"We write the set lists for every show right before the show," said the band's fiddle player Ryan Young. "We don't know what we're going to play, but almost everything is on the table, except for songs we haven't played in years."
Even then, if he and his bandmates — mandolin player Erik Berry, guitarist Dave Simonett, bassist Tim Saxhaug and banjoist Dave Carroll — decide to play an old, obscure tune, they will rehearse it until it's right, because that's how they work.
In fact, it's the hard work that has gotten the band to where it is today, Young said.
"It started out as a duo with a guitarist and mandolnist," he said. "They played that way for a while and added a banjo and then a bassist. I was the last to join."
That gradual process laid the foundation of the band, which has appeared on "The Late Show with David Letterman," "Conan" with Conan O'Brien and "The Late Late Show with Craig Ferguson."
"From our perspective, the success has been a gradual increase," Young said. "From an outside perspective, it may seem like it happened suddenly.
"Usually most people first heard us when 'Palomino' came out or the one after that, 'Stars and Satellites,'" he said.
Although the band has no game plan, per se, its members are continually trying to improve their playing and musicality.
"We always had high hopes that the albums would do well, but there was no discussion or preplanning to make the next ones better," Young said. "We just become better musicians and we play better with each other. We've improved in songwriting and arrangements. So, I think that's what's making each record sound better. However, as far as success it's just luck."
Still, the band knows that there are times when it needs to become a facilitator for the luck. That's why the group decided to work with a producer, Alan Sparhawk, for the new album.
Sparhawk, who is the guitarist for the band's Low and Retribution Gospel Choir, hails from Duluth, Minnesota.
"We all respect Alan and his music quite a bit, so he was a good person to have in the studio, especially for the first time having a producer," Young said. "We look up to him and when he had ideas, most of the time we were excited to try them. If we didn't have someone who was a friend or someone who we didn't respect, the sessions might not have worked out."
The main thing Sparhawk taught the musicians was how to serve the song instead of show off, according to Young.
"Some musicians' natural inclination is to play a lot, especially when they're learning a song for the first time," Young explained. "We wrote, arranged and learned the songs in the studio. We didn't practice them ahead of time. In that situation, the first thing we wanted to do is play and play and play, and that wasn't the best thing for the songs."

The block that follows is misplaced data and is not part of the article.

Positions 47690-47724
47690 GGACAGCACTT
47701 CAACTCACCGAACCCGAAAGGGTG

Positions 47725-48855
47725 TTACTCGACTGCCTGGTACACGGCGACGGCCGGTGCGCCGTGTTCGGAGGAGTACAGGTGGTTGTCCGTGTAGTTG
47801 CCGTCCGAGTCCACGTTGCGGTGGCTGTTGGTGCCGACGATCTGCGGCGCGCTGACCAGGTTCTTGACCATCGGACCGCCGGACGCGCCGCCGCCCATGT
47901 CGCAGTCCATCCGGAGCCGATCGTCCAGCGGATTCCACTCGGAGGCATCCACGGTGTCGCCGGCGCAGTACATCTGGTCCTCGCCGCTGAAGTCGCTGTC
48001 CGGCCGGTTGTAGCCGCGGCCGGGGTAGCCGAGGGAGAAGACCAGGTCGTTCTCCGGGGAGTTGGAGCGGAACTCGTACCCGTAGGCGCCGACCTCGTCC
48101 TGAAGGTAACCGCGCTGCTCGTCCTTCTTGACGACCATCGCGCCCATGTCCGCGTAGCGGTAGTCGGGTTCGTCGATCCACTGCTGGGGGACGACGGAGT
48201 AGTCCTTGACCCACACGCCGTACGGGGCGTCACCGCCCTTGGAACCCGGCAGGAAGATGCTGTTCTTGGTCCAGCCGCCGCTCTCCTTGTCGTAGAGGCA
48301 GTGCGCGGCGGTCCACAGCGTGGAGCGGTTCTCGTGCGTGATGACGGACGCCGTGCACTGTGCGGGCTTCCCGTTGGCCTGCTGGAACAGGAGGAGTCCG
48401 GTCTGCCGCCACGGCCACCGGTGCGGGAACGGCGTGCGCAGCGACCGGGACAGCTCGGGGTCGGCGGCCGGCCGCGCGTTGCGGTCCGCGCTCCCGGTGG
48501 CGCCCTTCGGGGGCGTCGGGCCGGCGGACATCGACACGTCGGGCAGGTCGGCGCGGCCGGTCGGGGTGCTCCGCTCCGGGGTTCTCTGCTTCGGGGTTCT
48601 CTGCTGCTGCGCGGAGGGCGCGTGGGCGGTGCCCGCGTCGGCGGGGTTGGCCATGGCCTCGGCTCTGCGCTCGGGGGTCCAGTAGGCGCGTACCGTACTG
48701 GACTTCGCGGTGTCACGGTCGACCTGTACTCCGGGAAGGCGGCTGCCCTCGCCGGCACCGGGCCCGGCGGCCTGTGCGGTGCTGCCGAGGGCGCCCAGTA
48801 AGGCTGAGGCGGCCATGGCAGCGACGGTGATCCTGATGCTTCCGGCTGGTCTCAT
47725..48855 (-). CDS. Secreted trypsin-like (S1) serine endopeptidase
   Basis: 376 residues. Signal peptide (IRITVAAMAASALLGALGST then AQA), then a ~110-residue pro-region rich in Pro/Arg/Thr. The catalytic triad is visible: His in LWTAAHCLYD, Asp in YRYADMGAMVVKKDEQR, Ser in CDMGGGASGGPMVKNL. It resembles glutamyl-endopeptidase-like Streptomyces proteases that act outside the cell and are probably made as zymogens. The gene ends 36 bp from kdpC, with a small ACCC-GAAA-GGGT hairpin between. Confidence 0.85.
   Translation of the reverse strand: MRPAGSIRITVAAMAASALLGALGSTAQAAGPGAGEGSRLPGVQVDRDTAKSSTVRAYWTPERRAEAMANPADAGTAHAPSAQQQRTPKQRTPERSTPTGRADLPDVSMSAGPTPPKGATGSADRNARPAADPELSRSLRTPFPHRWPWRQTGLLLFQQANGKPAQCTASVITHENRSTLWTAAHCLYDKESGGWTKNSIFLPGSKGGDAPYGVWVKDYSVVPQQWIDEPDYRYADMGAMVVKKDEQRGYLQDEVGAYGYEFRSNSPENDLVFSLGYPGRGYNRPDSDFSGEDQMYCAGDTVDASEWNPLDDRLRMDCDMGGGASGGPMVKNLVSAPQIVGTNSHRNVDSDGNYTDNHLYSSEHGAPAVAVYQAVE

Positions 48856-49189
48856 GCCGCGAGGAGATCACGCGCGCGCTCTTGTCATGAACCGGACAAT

So, Sparhawk used his outsider's perspective to help Trampled by Turtles tighten up the arrangements.
"He was able to get a grasp on the song as a whole before we did and he would come up to us individually and give us suggestions, such as not to play so much," Young said. "He would be very specific and would say, 'I just want you to play only on beat three, not on one and four, but when you play on beat three, you can play anything you want."
One incident has stuck with Young throughout the months.
"I remember that he wanted me to play one song as if my name wasn't Ryan, but Trevor," Young said with a laugh. "He said, 'You're a different fiddle player. You respect Ryan, but are sometimes a little leery on his note choices — Go.'"
That exercise helped the fiddle player perform in a different way.
"I didn't play what I felt should be played and wound up playing something I had never done before," Young said. "A lot of times when we'd listen to the playback I found that suggestion worked out pretty well."
Young began playing violin after years of playing the guitar.
"Even when I was a really little kid I was way into music and I actually learned guitar because my uncle is a guitar player," Young said. "Then in my school, they had an orchestra that started in fourth grade and I said, 'Alright, I'll play violin, too.'"
Since Young loved music so much, he would have played anything, he said.
"So, that's how I got started on the fiddle," Young said. "I'm a huge proponent for school music programs because it really changed my life."
Young is ready to share his love of music with Park City.
"I'm excited to go out there," he said. "It's a beautiful part of the country. We'll see you guys soon."
The Park City Institute will present Trample by Turtles as the St. Regis Big Stars, Bright Nights concert at Deer Valley on Tuesday, Aug. 19. The concert will begin at 7 p.m. The night will also feature Elephant Revival and Amy Helm. Tickets range from $40 to $75 and are available by visiting www.bigstarsbrightnightsconcerts.org.